·         With advent of modern well logging tools with enhanced data analysis reservoir wells cannot be over emphasized. Therefore this study has the tendency to enhance the hydrocarbon potential of the Niger Delta basin.

·         It would help to carry out detailed characteristics of the minor & major solid and fluid fractions both in reservoir and in shales (containing varying amounts of clay bound and capillary bound water), in Niger Delta.

 

1.6 GEOLOGY OF NIGER DELTA

1.6.1 REGIONAL SETTING

·         The Niger delta is a Cenozoic sedimentary basin situated on the continental margin of the gulf of guinea in the Equatorial West Coast of Central Africa between latitude 30 and 6 0 N and longitude 50 and 80E (Doust and Omotosola, 1990; et al, 1997). It is situated at the intersection of the Benue Trough and the south Atlantic ocean where a triple junction developed during the separation of the continents South America and Africa in late Jurassic (Whiteman, 1982; Obaje 2009.) it covers an area of about 75,000Sq km extending more than 300km from Apex to mouth and is composed of an overall regressive clastic sequence which reaches a maximum thickness of 30,000 to 40,000 ft. (9,000 to 12,000m). (Evamy et al., 1978; Doust and Omatsola, 1990).The sediment deposited in Niger Delta is supplied by the Niger River which is 4,100km long and rises in the mountains of Sierra Leone to West. The largest tributary is the Benue River with which it has it confluence in central Nigeria. (Shannon and Naylor, 1990). During the Tertiary, the Niger Delta built out into the Atlantic Ocean at the mouth of the Niger-Benue river system, an area of catchment that encompasses more than million square Kilometers (about 1,200,000km2) of predominantly savannah-covered lowlands. (Doust and Omotsola, 1990).The Cenozoic Niger Delta is framed by a set of older, stable mega tectonic elements. At the eastern fringe of the Niger Delta, there is a similar but complex feature, the Calabar Flank is the subsurface continuation of the Oban Massif. The Calabar Flank breaks off along the Calabar hinge Line which trends in a SE/NW direction. To the north of the Cenozoic lie the SenonianAbakaliki Uplift and the post AbakalikiAnambra basin. These latter units were also stable elements throughout Cenozoic time. (Murat, 1970; Merki, 1972). The sedimentary basin of the Niger delta encompasses a much larger region than the geographical extent of the modern Delta constructed by the Niger Benue drainage systems. It includes the Cross River and extends eastwards into the continental margins of neighboring Cameroun and Equatorial Guinea (Reijers et al, 1997). The present day Niger and Benue valleys are developed along areas of Mesozoic and Cenozoic sediments which separate the massifs exposed basement rocks. Westward from Delta is Dahomey basin, a coastal and shelf continent sediment wedge of these areas, the Niger Delta is the only province with substantial oil production (1.29 billion barrels/day in 1987) (Shannon and Naylor, 1990).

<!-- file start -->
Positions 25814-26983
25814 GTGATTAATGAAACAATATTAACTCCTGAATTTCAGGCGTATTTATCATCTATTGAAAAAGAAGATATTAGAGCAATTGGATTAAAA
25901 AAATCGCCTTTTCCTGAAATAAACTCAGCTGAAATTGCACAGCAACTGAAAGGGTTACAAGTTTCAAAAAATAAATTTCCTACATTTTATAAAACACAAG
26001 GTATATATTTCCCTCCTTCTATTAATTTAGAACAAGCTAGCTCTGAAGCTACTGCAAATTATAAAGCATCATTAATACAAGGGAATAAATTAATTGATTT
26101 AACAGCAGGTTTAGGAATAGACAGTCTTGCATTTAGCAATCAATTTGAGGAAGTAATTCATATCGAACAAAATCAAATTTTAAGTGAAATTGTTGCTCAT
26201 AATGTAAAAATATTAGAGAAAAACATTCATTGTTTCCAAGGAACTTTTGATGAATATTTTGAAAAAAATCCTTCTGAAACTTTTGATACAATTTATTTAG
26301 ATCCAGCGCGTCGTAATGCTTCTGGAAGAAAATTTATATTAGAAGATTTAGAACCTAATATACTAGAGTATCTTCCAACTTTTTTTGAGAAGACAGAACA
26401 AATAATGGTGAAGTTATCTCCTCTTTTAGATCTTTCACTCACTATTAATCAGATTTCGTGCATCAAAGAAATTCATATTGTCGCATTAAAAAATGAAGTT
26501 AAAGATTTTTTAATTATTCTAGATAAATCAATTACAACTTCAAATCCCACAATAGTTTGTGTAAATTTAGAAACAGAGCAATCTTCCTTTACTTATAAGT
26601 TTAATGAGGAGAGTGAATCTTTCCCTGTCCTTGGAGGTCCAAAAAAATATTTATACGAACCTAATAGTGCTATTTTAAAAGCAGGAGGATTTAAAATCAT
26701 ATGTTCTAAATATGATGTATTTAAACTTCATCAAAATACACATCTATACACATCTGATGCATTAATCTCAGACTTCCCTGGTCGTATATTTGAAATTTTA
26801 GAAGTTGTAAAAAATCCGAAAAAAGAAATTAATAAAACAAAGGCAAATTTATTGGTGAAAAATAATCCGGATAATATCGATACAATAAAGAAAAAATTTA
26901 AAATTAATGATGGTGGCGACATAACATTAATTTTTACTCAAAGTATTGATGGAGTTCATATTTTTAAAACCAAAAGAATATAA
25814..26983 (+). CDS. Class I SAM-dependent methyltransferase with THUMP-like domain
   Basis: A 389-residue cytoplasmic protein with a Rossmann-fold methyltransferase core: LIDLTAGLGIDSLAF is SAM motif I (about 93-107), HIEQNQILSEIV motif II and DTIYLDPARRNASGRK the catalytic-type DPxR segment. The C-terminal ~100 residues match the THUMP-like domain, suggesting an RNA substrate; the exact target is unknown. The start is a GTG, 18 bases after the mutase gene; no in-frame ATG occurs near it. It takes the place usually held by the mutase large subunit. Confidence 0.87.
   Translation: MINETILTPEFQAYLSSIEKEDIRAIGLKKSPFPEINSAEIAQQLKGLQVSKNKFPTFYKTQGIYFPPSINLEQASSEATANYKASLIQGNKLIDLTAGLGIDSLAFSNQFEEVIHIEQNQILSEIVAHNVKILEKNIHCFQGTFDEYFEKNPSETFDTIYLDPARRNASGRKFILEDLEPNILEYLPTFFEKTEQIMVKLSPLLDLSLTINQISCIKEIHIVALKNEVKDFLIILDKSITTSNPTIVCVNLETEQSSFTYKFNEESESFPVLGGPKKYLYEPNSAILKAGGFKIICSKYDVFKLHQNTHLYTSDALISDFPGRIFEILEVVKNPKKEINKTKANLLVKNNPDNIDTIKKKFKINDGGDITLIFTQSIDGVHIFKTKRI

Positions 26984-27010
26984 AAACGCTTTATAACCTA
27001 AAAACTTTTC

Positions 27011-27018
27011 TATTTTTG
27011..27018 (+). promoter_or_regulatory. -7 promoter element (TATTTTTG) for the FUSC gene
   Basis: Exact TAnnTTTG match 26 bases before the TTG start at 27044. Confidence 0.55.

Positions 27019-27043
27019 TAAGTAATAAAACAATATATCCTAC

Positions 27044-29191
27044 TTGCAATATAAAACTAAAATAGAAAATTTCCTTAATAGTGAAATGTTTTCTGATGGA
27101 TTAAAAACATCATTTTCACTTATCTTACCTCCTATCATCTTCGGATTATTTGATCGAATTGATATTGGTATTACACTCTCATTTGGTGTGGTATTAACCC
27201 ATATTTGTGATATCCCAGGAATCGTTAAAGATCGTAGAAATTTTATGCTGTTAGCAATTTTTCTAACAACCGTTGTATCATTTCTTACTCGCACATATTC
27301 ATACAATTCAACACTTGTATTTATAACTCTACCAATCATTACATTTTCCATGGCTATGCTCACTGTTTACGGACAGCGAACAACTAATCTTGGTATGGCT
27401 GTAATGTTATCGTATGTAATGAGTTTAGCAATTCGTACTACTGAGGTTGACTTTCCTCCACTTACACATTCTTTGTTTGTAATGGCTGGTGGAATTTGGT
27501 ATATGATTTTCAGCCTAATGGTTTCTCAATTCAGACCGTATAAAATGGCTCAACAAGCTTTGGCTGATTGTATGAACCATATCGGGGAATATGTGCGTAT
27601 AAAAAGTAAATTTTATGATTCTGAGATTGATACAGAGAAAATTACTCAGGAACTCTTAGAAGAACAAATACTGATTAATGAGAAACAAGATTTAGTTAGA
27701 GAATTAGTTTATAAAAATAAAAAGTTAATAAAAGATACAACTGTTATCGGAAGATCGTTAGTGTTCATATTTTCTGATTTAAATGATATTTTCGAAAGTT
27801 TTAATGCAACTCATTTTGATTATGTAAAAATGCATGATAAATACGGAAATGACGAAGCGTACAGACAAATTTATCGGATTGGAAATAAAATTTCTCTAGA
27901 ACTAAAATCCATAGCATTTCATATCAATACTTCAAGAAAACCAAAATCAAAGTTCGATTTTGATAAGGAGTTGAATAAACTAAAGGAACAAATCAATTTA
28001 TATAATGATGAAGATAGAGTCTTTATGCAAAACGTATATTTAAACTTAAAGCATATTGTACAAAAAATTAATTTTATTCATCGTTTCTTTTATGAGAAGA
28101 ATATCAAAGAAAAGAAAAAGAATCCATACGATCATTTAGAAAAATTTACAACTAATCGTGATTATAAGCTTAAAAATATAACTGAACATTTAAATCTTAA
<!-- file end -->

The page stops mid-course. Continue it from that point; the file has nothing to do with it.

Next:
·        

Figure 1.1: Index map of the Niger Delta showing province outline(petroconsultants,1996a)

The Niger Delta forms one of the World’s major hydrocarbon provinces, with proven ultimate recoverable reserve of approximately 26 billion barrels of oil and under evaluated, but probably vast Gas resource base. It ranks amongst the world’s most prolific petroleum producing Tertiary Deltas that together account for about 5% of the world’s oil & gas reserve and for about 2.5% of the present day basin areas on Earth.

 

1.6.2 STRATIGRAPHIC FRAME WORK

The stratigraphic sequence of the Niger Delta comprises three broad lithostratigraphic units namely, (1) a continental shallow massive sand sequence- the Benin Formation, (2) a coastal marine sequence of alternating sands and shales- Agbada Formation, and (3) a basal marine shale unit- the Akata Formation.